DELHI (Reuters) - A Chinese navy ship supported by an Indian navy helicopter thwarted an attack by suspected Somali pirates on a Tuvalu-flagged merchant ship, India’s defence ministry said on Sunday.
The ship, known as OS 35, was reported to be under attack on Saturday.
The Indian defence ministry said four of its navy ships in the vicinity responded to a distress signal from the ship and reached the bulk carrier early on Sunday.
It said the crew had taken refuge in the ship’s strong room, know as the citadel, once they learnt they were under attack in line with established safe shipping operating procedures.
“An Indian Navy helicopter undertook aerial reconnaissance of the merchant vessel at night, and at sunrise ... (to) ascertain the location of pirates, if still on board,” the defence ministry said in a statement.
“Subsequently ... a boarding party from the nearby Chinese Navy ship went on board the merchant ship, while the Indian Naval helicopter provided air cover for the operation.”
China’s defence ministry said in a statement a Chinese navy frigate on patrol in the area responded to the distress call from the ship, which it said had been hijacked by pirates. A helicopter conducted surveillance of the ship before 16 navy special forces soldiers were sent aboard to rescue the sailors.
It did not mention the Indian involvement.
The Indian defence ministry said all the 19 Filipino crew of the ship were safe and the captain of the ship thanked the Indian navy for their response and for providing air cover.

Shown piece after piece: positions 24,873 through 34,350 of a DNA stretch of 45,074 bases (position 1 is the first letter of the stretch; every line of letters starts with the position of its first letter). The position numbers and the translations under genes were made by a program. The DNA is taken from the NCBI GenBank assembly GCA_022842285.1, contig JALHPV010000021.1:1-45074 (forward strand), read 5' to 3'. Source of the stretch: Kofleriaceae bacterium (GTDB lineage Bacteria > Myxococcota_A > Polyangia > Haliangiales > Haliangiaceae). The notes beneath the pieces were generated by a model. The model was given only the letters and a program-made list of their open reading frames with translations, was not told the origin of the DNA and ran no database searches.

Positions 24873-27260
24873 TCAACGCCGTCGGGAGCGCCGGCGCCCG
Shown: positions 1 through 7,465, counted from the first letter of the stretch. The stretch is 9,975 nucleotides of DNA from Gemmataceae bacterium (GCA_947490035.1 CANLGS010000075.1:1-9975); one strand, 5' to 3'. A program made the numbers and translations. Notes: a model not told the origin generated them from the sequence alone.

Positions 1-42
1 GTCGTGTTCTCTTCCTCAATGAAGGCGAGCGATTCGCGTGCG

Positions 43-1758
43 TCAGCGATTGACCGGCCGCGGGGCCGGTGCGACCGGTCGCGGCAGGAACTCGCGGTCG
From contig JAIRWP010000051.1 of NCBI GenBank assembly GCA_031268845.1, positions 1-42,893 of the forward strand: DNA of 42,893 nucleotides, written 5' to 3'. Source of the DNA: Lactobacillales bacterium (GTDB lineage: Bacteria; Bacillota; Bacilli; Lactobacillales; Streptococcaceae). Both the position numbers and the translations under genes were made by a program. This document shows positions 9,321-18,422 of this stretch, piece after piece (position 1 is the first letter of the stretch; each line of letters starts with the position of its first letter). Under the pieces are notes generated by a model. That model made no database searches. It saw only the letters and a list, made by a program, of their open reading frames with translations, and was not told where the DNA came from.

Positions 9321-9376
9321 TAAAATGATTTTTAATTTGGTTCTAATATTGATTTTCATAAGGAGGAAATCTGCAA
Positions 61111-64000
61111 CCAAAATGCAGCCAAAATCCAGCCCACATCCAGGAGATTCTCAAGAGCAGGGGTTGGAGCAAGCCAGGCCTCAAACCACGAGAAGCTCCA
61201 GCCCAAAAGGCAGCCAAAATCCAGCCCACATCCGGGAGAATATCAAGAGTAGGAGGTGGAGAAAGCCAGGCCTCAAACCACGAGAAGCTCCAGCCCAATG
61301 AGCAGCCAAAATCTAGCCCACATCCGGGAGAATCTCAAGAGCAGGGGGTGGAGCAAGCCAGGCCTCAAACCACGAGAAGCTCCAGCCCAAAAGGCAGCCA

John Steed of aid group Oceans Beyond Piracy told Reuters the ship was sailing under navy escort to its next port.
The United Kingdom Maritime Trade Operations, which coordinates shipping in the Gulf of Aden area, said on its website the pirates had used a skiff to approach the vessel.
The attempted hijacking comes days after pirates seized an Indian dhow that was on route to Bossaso from Dubai.
Experts said some ship owners were becoming lax after a long period of calm, and that some were using a route known as the Socotra Gap, between Somalia and Socotra Island, to save time and cost regardless of the piracy risks.
At their peak in 2011, pirates launched 237 attacks off the coast of Somalia, according to the International Maritime Bureau, and took hundreds of hostages.
Their actions cost the world economy $7 billion (£5.66 billion) and earned the pirates some $160 million in ransoms, according to the bureau.
China’s defence ministry said Chinese navy ships had helped patrol the Gulf of Aden and Somali waters since 2008, responding to several pirate attacks and conducting a small number of rescues.
Additional reporting by Jonathan Saul in London, George Obulutsa in Nairobi, and John Ruwitch in Shanghai; Writing by George Obulutsa; Editing by Jane Merriman and Paul Tait